4 Strategies To Help You Cope With Your Odontophobia

Odontophobia, better known as fear of the dentist, is very common. It can be hard to commit to improving your oral health when you are experiencing stress and anxiety at the mere thought of visiting the dentist. However, it is still very important to see your dentist twice a year for checkups and cleanings because your oral health is closely linked to your overall health. Here are four strategies for coping with your fear of the dentist.

Create a soothing playlist or listen to an audiobook.

Understanding what triggers your anxiety can help you manage those factors during your dental appointment. If the sounds associated with a dental visit, such as the whooshing of water or the whir of the cleaning tools, are what set off your anxiety, then you can make a plan to block out those sounds. Create a soothing playlist or listen to an audiobook to engage your mind. You may also decide to completely block out sound by bringing noise cancelling headphones or earplugs to your visit.

Use dark glasses or a sleep mask to block out the sights.

Similarly, you may be uncomfortable with the bright lights over the patient chair or the sight of your dentist. You can manage this by wearing dark glasses or a sleep mask to block out the sights that make you feel stressed out about your appointment. Closing your eyes and practicing deep breathing at the same time may also help you to relax.

Schedule your appointment for a quieter time in the office.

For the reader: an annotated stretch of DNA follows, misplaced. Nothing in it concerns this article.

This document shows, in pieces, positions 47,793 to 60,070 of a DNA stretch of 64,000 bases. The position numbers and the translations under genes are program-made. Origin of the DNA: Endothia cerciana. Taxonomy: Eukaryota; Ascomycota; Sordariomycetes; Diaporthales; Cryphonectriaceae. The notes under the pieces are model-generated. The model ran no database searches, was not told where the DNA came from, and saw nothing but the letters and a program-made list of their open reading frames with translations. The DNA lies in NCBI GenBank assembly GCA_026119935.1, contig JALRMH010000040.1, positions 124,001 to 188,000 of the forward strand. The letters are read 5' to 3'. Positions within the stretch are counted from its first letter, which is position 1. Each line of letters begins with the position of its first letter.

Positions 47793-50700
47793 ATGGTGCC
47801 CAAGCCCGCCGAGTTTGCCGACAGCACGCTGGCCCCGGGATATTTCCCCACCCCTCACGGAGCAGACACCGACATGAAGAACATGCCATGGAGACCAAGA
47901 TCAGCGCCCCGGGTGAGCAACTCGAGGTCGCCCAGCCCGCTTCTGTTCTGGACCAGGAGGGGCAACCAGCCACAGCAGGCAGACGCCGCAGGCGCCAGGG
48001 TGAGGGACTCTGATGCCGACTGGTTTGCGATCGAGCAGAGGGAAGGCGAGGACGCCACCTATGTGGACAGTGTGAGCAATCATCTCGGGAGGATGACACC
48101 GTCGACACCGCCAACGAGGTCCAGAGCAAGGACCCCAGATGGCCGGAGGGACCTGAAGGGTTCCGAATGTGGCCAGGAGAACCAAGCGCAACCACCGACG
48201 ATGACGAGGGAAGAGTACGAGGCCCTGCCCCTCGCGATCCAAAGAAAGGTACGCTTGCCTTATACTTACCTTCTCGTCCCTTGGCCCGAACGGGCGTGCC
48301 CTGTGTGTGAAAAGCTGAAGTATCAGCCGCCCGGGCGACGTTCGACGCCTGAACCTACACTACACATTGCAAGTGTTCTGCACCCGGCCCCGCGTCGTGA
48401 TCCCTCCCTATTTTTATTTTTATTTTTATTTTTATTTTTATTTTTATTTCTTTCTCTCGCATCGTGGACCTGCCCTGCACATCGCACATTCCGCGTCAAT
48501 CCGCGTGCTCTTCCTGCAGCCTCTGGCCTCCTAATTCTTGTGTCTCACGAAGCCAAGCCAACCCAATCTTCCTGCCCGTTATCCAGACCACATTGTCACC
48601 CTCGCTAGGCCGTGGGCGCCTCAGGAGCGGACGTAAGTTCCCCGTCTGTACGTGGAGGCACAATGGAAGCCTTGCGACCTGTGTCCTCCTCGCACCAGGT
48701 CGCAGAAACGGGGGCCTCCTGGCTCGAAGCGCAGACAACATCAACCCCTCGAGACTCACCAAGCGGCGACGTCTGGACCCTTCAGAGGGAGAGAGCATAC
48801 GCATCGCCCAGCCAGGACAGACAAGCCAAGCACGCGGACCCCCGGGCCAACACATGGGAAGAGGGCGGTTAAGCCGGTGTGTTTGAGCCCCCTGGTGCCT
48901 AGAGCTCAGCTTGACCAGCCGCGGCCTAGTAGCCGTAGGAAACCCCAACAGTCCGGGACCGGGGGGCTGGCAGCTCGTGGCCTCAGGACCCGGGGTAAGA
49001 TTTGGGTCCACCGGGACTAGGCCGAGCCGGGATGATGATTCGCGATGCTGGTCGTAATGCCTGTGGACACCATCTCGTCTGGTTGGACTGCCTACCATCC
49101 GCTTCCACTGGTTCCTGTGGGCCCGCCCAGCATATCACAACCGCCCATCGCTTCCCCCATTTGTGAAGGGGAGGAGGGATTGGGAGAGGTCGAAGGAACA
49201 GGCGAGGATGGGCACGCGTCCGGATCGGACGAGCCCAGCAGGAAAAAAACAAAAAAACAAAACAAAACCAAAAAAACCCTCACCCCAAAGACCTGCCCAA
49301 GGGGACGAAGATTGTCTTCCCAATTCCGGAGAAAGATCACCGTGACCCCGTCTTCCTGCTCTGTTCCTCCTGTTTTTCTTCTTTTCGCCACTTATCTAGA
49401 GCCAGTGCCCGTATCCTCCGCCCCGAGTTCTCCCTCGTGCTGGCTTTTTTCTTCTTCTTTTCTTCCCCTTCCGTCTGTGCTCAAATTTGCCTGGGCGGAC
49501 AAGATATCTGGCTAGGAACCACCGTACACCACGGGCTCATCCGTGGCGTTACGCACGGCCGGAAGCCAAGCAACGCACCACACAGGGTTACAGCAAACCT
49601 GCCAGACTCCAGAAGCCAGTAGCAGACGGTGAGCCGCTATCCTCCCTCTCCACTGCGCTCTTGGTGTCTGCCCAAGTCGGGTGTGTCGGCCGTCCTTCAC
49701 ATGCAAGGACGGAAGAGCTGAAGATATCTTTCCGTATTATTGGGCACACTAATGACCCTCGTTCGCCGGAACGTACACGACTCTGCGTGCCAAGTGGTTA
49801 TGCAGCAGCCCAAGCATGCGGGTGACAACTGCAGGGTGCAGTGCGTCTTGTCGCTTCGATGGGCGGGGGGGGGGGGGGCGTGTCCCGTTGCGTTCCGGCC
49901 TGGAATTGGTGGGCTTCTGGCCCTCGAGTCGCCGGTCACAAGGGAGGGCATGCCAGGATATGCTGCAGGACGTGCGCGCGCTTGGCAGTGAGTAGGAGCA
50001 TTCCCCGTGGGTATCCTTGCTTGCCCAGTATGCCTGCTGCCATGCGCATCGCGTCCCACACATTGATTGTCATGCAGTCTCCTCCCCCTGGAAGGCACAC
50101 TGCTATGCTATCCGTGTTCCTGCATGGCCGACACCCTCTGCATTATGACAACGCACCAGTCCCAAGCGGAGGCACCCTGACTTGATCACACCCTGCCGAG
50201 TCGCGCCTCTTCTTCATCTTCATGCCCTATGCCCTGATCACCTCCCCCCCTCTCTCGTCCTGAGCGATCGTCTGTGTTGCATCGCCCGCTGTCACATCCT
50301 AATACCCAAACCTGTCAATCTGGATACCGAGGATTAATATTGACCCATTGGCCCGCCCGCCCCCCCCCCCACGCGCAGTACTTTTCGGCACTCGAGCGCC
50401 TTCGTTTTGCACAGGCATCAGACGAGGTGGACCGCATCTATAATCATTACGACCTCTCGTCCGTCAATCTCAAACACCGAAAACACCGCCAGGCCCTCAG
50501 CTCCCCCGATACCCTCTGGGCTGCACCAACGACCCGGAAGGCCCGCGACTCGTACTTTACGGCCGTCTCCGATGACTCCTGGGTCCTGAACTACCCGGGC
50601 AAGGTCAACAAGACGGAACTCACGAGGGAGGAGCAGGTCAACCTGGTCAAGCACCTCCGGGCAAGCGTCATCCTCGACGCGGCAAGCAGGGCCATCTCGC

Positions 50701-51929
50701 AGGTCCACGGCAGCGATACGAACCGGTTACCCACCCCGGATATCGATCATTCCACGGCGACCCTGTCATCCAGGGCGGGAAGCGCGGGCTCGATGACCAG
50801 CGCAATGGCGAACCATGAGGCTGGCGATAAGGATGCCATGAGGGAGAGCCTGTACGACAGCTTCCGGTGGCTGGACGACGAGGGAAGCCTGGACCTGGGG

You might find it helpful to schedule your appointment for a quieter time in the office so that your dentist can take your appointment slowly in order to manage your stressful moments. Ask your dentist's staff about the quietest times in the office, such as late morning, and make your appointments when there are not as many patients in the office. This allows you to work with your dentist at a pace that you are comfortable with.

Use sedation dentistry to completely eliminate your stress.

Your phobia of the dentist may be too difficult to overcome alone. One option you can turn to is sedation dentistry. Medicine is administered either orally, with gas that is breathed in, or through an IV, depending on the level of sedation that is appropriate to manage your stress. Your dentist is then able to clean your teeth and examine your mouth, and you are able to relax throughout the appointment. Note that you should ask a friend or family member to help you with transportation to and from your appointment if you are using sedation dentistry.